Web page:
This new digital ecosystem that businesses will need to construct is going to be very complex and will require a comprehensive architecture program to enable the delivery of the digital platforms. The common theme I see is that most companies do not embrace business process mapping. They look to a software application or system to drive their business process and then wind up have disparencies within business integration points, not only with computer systems, but with processes as well. The trick is trying to change this mindset and culture to begin shifting employees to take control of the process and then use systems and technology to automate where possible. I struggle with this at my company. We have been successful in pocket areas of this, and maybe that is how we can eventually turn the tide, by starting with small wins and then growing the practice.
This week I would like to reflect on the operating model of a business. In my experience this critical business model is quite often not given the attention or direction it is so duly required. Most companies leave this level of decision making to leadership either in a specific business units or divisions. Giving them more lateral than they I believe they should have.
The problem with this approach is there are never any synergies across the different business units or divisions. When this is the case having a shared service, such ast IT, to support them is often quite reactive. I believe business units and divisions are given this type of autonomy because they may be doing well with bringing in money for the business; which leads to senior leadership giving more slack. Though this is good in the short term, long term it could erode the business and ultimately lead to the demise.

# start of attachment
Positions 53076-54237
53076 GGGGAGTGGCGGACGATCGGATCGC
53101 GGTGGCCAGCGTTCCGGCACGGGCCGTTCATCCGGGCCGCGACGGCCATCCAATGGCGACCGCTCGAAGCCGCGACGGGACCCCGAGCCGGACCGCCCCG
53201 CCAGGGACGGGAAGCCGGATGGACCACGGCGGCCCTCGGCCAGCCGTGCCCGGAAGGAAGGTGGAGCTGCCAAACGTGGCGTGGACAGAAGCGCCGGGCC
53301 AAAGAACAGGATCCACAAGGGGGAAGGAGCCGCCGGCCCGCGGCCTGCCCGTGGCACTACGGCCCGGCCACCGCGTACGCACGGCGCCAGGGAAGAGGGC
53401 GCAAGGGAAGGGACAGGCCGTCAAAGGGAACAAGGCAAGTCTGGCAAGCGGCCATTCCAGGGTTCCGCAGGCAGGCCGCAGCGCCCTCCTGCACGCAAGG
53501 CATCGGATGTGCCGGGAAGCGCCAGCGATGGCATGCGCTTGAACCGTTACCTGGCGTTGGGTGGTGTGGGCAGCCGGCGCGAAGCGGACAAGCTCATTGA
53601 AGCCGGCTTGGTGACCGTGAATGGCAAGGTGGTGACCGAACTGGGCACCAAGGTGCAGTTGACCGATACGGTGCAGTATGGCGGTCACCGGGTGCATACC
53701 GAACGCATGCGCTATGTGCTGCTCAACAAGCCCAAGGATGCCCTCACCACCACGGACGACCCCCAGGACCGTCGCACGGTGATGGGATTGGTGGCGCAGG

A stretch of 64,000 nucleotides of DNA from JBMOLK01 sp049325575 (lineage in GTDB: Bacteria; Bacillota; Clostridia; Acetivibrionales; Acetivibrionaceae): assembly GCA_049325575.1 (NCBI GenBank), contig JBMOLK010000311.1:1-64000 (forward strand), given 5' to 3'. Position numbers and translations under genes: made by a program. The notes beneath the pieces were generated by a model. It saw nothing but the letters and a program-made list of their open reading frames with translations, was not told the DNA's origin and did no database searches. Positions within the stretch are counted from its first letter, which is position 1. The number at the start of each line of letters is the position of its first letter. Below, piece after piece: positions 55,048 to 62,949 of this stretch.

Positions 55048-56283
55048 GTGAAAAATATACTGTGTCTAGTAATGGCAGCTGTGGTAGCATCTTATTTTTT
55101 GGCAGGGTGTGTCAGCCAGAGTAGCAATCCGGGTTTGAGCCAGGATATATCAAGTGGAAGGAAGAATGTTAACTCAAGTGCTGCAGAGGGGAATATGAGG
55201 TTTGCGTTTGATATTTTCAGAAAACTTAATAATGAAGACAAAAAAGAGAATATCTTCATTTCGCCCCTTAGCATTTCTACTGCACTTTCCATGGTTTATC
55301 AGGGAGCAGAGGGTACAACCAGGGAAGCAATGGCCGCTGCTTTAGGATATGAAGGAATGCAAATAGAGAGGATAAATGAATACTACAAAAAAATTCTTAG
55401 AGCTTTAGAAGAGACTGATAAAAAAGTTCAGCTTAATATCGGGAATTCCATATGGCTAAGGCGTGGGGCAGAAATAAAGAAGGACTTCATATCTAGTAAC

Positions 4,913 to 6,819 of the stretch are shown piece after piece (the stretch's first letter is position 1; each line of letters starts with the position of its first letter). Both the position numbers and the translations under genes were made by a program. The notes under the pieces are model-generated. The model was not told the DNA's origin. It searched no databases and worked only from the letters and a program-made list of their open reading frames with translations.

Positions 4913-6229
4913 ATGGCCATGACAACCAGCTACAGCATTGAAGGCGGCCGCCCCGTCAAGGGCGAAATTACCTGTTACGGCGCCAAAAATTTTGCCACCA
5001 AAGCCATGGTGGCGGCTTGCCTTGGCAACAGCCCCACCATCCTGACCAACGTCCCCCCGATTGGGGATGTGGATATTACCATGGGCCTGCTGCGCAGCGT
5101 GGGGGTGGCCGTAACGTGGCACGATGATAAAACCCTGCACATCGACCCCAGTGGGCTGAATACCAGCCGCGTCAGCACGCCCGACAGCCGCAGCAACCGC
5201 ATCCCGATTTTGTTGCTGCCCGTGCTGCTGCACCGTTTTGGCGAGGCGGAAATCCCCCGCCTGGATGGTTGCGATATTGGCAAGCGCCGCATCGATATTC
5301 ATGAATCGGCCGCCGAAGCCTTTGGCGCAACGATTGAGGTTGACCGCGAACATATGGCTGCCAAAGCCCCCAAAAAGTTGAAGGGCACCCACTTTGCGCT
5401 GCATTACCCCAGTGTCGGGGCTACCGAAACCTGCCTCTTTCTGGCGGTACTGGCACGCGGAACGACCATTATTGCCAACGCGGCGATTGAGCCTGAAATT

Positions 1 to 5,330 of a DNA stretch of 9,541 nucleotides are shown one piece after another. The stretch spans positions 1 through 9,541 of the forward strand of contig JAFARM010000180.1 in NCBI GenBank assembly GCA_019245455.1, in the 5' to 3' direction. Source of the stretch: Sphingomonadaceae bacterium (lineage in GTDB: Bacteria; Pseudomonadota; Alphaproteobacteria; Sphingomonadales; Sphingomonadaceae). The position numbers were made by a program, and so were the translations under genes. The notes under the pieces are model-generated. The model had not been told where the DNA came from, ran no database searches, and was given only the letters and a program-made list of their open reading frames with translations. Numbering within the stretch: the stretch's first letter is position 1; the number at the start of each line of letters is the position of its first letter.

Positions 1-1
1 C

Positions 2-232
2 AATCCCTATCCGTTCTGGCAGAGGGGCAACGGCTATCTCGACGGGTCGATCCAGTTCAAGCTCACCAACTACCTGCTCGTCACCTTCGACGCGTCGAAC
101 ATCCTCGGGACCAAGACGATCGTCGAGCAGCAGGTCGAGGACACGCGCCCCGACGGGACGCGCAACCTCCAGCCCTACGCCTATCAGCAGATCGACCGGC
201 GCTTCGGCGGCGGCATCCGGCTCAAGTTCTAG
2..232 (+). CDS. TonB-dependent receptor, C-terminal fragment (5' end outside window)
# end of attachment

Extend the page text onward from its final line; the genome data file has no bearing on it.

Defining a clear operating model for the business that all share services can execute to is key to a company becoming dynamic and agile. Enterprise architecture typically will show the value of defining the operating model and given case studies and examples of how this can be successful.
I would like to focus on the topic of foundation for execution. This week’s chapter readings point out how many companies have done leveraged technology to enable their businesses to be more responsive and streamline processes to executive with more intelligence and speed. I reflect on this because I believe this to be a competitive advantage and companies that begin to implement a solid foundation for execution will profit more over the ones that do not.
It has been my experience that companies do not know they don’t have a foundation for execution. One reason for this is that they are looking at it wrong. They see their specific department, which has a specific functions within the organization. They may have their own system that automates their processes and keeps makes their employees very efficient. However, they may not know that either their system or their processes may have direct conflict with another department within the organization. Making the handoff process cumbersome, confusing or even faulty. So they each individual department may be functioning well, the entire ecosystem is completely dysfunctional. Wasting time and money to execute. Enterprise Architecture, brings that holistic view and architecture to the enterprise to root out these types of scenarios and assists to bring completeness to the process resulting in a foundation for execution.